Anthropology Labs - Kendall College of Arts and Sciences

Anthropology Labs


The Laboratory of Human Ecology is focused on research about human-environmental interactions over long time periods. We work primarily with pottery, skeletal, and environmental data from Native American sites, European trade items, and historic documents. Run by associate professor of anthropology Thomas Foster, he works with students on issues related to human effects on the environment, biodiversity, modeling of economic and evolutionary behaviors, bio-archaeology, geographic information systems (GIS), and adaptations of the native people of the Southeastern United States from the prehistoric through the historic periods. Learn more…

For access to the human ecology lab, contact Thomas Foster. 


Hosting a zooarchaeological comparative collection, research conducted in the lab includes paleoecological and zooarchaeological analyses on faunal assemblages from Israel, Jordan, Republic of Georgia, Kazakhstan and China dating from 2.0 million years ago to Historic periods.

The zooarchaeological collections includes a comparative collection of modern taxa; casts of mammal teeth from old world Lower and Middle Paleolithic archaeological sites dating, a taphonomy collection and a bone tool collection. All which serve in the teaching of archaeology courses and in research across the department and university. Learn more…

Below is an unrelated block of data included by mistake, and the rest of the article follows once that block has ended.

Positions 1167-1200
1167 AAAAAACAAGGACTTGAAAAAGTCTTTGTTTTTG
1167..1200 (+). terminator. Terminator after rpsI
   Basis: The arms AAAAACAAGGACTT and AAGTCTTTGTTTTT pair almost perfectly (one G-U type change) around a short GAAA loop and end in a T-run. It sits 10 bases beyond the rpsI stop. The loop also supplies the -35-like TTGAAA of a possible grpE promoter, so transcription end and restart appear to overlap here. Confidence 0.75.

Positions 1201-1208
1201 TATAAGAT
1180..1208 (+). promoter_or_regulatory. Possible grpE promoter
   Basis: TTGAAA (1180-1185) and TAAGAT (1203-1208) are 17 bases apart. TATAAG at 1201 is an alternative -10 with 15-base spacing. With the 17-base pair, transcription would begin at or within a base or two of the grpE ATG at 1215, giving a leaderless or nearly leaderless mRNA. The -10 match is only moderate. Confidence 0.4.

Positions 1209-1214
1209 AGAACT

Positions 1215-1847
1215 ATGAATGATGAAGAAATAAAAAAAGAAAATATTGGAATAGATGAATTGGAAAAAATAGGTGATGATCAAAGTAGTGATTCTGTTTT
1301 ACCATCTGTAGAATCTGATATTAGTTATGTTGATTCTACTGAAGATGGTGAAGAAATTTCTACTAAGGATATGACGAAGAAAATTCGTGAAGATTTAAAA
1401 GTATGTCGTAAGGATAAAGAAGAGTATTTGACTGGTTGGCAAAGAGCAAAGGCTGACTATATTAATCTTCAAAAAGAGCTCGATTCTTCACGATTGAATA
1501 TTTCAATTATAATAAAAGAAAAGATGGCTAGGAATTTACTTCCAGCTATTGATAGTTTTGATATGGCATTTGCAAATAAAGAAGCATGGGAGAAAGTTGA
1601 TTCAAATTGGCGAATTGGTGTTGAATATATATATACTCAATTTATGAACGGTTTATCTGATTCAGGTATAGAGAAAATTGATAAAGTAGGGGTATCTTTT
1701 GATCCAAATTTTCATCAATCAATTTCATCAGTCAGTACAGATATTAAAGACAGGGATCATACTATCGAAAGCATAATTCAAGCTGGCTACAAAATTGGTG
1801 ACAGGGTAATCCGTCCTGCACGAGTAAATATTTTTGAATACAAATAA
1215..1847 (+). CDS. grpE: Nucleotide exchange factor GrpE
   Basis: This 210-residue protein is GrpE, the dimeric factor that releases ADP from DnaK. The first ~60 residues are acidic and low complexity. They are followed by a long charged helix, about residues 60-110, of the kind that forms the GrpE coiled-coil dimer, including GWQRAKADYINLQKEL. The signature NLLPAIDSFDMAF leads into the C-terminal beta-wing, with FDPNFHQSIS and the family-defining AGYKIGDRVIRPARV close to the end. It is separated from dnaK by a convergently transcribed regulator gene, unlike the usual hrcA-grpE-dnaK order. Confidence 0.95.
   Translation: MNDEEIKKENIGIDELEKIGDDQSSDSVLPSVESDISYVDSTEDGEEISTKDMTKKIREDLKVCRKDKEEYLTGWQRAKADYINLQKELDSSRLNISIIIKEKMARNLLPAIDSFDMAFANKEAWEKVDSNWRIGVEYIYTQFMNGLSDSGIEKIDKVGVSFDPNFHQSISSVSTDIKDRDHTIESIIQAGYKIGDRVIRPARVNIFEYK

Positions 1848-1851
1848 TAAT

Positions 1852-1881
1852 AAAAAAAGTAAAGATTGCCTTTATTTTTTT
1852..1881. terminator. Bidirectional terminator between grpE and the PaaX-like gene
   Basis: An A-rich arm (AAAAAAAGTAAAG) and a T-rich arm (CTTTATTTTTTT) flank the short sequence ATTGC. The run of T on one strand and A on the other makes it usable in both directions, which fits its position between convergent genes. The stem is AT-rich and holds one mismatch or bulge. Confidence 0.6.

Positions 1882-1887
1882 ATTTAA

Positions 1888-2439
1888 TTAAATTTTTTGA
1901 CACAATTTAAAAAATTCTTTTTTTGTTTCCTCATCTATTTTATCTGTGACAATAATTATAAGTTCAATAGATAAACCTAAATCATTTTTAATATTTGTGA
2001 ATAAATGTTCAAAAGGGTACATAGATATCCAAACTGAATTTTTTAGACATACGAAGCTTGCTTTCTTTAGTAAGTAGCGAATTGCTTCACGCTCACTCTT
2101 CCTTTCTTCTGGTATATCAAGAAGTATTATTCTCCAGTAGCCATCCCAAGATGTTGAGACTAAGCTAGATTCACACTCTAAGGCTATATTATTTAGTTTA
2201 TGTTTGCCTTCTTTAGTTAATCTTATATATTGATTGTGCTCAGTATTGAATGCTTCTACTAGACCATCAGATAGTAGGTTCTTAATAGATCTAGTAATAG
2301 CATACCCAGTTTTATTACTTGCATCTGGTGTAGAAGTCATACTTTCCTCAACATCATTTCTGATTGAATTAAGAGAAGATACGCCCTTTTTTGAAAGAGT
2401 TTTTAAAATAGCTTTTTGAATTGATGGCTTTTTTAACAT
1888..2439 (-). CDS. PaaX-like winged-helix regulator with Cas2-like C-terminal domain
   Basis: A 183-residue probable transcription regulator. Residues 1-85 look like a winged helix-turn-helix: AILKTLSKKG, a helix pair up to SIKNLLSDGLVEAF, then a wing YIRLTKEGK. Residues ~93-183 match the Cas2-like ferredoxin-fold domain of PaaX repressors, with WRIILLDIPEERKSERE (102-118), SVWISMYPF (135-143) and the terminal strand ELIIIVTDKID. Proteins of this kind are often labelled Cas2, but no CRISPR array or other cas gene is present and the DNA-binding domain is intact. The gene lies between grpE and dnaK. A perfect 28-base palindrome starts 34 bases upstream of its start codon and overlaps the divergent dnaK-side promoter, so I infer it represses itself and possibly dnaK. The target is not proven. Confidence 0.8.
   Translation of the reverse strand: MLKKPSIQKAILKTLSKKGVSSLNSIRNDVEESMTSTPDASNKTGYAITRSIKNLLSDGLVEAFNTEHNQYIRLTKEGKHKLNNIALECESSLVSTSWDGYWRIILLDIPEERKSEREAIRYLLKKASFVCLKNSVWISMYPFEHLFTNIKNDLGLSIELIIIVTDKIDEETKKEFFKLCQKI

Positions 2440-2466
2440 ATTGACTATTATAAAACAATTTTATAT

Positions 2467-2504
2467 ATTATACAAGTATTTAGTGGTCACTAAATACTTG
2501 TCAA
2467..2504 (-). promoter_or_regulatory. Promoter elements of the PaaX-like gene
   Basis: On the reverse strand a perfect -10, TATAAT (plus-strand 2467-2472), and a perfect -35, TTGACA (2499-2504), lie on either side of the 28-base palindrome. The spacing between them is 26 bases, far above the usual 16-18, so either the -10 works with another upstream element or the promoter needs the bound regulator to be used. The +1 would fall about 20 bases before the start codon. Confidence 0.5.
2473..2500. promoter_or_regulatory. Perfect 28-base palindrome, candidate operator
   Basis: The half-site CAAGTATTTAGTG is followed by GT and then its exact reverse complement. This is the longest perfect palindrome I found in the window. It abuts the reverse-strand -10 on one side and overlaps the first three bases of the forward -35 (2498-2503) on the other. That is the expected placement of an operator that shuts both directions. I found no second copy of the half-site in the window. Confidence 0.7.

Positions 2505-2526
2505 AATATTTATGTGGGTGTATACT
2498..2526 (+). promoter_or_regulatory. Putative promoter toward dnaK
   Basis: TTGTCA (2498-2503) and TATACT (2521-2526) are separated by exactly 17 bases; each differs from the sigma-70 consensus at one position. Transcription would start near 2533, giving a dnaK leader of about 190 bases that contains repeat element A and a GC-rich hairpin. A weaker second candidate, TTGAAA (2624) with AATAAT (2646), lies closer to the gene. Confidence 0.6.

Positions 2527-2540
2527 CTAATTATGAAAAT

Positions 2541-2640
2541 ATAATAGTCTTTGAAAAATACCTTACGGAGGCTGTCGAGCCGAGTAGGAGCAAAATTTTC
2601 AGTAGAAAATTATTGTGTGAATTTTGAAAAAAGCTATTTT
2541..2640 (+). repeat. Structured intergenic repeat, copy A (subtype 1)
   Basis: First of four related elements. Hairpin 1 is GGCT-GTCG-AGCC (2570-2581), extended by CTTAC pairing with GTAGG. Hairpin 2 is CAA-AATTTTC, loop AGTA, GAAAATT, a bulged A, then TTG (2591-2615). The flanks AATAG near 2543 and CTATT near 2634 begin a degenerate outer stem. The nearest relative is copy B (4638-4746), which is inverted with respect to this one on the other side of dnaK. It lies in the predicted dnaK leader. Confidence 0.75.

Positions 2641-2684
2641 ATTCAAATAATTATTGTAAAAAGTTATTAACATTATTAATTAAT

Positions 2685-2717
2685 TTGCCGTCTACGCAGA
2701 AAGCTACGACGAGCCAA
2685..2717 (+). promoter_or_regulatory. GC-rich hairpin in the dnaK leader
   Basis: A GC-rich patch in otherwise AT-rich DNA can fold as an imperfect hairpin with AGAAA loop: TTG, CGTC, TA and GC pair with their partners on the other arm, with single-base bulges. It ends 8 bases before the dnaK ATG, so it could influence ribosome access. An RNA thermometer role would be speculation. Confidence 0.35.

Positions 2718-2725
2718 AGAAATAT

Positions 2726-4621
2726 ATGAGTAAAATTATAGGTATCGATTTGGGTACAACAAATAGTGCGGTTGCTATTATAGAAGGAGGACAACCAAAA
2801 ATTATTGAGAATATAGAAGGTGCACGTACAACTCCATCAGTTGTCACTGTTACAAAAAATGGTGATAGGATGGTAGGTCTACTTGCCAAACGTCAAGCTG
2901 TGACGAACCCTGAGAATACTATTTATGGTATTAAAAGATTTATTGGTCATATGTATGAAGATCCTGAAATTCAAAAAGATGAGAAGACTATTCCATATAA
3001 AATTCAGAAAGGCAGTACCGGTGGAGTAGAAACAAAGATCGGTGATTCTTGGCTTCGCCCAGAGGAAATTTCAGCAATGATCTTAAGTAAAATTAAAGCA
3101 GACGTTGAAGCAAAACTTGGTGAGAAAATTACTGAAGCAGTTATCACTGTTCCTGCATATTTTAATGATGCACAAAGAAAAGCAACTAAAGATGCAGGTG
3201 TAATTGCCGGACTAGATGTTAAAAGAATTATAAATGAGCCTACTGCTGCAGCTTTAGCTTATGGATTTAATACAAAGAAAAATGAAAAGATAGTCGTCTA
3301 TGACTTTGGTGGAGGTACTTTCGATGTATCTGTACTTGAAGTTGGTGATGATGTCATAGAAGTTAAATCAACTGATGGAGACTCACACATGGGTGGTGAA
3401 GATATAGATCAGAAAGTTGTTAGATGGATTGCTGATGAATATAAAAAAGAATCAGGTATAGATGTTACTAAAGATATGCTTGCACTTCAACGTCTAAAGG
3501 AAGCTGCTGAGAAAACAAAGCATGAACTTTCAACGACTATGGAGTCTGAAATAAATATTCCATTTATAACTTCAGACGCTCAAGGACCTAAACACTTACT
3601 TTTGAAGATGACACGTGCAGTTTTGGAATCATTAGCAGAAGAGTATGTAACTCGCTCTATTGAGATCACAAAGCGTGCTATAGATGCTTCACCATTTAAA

For access to the Zooarchaeological and Paleocology lab, contact Miriam Belmaker.


The laboratory for Lithic Microwear and Technology conducts research on understanding human behavior through the application of microwear analysis to archaeological assemblages. Current research includes the digitization of these experimental collections for the creation of an online microwear reference database, microwear analysis of lithics from prehistoric sites in Jordan and further experimental work for methodological development of microwear practice. Learn more…

For access to the Lithic Microwear and Technology Lab, contact Danielle Macdonald. 


Under the direction of Alicia Odewale, this lab explores the material remains of diasporic communities in the past, with a specific focus on artifacts connected to African heritage within the context of both enslavement and freedom. Studying the material culture and heritage of marginalized communities continues to be a growing field as archaeologists seek to understand the effects of colonization and displacement among African/African American, Native American and many other populations that were forced to leave their homelands in the name of European conquest and colonization.

Using historic artifacts and documentary evidence as a base for scientific inquiry, this lab seeks to investigate cultural change, adaptation and resistance as well as comparative studies in heritage to bring to light the story of communities and individuals left out of the history books. Through the objects left behind we can ensure that diasporic communities and their descendants, scattered across various corners of the earth are never forgotten.

For access to the Historical Archaeology and Heritage Studies Lab, contact Alicia Odewale.